Grafton alpaca farmer sentenced to 2 years for Covid funds fraud Lawyer: McIntyre to sell Houghtonville Farm to repay theft

Alpacas File photo by Timothy Elberly of Unsplash

By Adam Gaffin
Universal Hub in Boston

A Beverly, Mass., pizza-shop owner who received $680,000 in federal Covid-19 relief funds based on applications with inflated employee counts, then used the money to jump from pizza making to alpaca farming in Grafton, Vt., was sentenced last Wednesday, Aug. 30, to two years in federal prison for his woolly fabrications, the U.S. Attorney’s office announced.

Dana McIntyre, 59, who remained at the Houghtonville Farm he purchased even after his scheme was uncovered and the money he had not spent on land, fences and alpacas was seized, was also ordered to pay a total of $679,156 in restitution and forfeiture, according to the U.S. Attorney’s office for the District of Massachusetts.  He also received three years of supervised release.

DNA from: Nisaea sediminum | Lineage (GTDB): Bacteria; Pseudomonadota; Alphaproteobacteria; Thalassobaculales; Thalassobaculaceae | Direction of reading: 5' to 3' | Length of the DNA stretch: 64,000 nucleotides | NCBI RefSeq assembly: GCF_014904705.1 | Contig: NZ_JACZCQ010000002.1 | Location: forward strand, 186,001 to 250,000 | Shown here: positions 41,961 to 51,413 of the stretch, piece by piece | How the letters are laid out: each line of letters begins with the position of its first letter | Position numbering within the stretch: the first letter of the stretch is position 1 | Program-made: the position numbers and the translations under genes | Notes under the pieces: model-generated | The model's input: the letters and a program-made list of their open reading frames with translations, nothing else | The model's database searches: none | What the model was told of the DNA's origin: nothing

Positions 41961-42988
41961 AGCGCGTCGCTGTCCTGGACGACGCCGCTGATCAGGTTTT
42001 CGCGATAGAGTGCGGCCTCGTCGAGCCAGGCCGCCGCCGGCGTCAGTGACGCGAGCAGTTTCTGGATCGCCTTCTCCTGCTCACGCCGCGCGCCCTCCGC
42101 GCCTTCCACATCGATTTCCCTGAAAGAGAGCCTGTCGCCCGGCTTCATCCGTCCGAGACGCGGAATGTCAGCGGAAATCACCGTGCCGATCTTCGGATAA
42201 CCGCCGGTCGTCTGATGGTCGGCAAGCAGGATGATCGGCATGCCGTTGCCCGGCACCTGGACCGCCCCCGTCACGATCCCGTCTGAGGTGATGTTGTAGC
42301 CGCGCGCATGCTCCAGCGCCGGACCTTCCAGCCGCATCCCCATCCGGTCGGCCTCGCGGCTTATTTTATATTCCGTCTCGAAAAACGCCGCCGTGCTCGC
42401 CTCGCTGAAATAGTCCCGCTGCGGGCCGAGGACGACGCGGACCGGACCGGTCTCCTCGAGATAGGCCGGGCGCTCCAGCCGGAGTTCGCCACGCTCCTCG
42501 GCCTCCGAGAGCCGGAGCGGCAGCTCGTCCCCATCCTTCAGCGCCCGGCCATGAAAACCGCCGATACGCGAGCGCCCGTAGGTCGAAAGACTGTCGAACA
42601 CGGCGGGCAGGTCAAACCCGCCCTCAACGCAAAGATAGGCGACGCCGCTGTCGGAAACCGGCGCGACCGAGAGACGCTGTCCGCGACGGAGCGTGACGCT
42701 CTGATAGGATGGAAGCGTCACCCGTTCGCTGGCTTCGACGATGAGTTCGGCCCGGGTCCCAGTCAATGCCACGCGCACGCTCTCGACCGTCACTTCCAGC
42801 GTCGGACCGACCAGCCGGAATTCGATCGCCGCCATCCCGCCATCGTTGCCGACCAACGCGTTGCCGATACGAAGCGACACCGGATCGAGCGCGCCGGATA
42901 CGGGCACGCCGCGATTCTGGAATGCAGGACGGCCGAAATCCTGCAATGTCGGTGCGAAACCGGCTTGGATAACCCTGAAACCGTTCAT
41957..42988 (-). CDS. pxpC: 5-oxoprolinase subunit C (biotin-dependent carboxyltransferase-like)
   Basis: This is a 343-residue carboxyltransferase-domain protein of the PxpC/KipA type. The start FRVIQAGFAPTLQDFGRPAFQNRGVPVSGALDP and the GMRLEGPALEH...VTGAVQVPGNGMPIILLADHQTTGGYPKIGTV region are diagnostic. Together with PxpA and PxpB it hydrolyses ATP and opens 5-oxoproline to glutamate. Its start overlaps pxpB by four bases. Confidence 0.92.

According to his attorney, McIntyre will be selling Houghtonville Farm to help repay the funds he owes.

In April, McIntyre, the former owner of Rasta Pasta, pleaded guilty to four counts of wire fraud and three counts of money laundering. See article: Grafton alpaca farmer pleads guilty to Covid funds fraud

McIntyre was arrested in May, 2021, after federal agents began looking into his Payroll Protection Plan application, on which he stated he had 47 employees and a monthly payroll of $265,000 at Rasta Pizza, when, in fact, he had maybe three to six employees and a monthly payroll closer to $10,000.